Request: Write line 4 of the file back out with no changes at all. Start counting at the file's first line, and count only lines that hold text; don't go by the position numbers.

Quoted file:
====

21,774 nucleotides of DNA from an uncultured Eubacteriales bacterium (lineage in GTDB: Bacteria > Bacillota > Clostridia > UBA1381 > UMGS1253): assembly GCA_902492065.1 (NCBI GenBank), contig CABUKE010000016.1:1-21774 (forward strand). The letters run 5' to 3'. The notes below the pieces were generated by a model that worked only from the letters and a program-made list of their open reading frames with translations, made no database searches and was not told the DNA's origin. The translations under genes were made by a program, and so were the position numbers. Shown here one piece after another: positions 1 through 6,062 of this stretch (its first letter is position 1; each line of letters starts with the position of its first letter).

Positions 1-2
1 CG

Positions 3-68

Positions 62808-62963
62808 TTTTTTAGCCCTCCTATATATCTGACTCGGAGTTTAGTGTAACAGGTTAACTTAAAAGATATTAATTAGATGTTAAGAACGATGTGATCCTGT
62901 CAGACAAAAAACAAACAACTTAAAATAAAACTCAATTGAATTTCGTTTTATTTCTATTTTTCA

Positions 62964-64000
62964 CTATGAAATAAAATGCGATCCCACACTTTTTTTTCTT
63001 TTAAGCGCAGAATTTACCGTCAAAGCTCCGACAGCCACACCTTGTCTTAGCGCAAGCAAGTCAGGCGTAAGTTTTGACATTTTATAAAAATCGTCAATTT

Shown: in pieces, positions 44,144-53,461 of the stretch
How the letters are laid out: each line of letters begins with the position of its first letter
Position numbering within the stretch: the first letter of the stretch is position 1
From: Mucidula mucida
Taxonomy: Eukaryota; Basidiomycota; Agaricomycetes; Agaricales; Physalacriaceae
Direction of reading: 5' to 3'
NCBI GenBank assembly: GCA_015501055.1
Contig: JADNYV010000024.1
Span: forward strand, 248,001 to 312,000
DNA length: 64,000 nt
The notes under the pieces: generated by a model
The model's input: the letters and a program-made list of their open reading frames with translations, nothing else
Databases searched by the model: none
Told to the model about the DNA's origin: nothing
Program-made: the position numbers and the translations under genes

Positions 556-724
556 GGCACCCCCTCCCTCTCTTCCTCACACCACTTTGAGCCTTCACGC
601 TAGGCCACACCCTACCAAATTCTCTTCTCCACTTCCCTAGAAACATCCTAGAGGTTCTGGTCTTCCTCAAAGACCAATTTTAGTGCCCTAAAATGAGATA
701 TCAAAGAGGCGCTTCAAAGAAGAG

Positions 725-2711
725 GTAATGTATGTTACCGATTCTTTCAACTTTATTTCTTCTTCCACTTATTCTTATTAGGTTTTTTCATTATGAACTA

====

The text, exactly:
Positions 3-68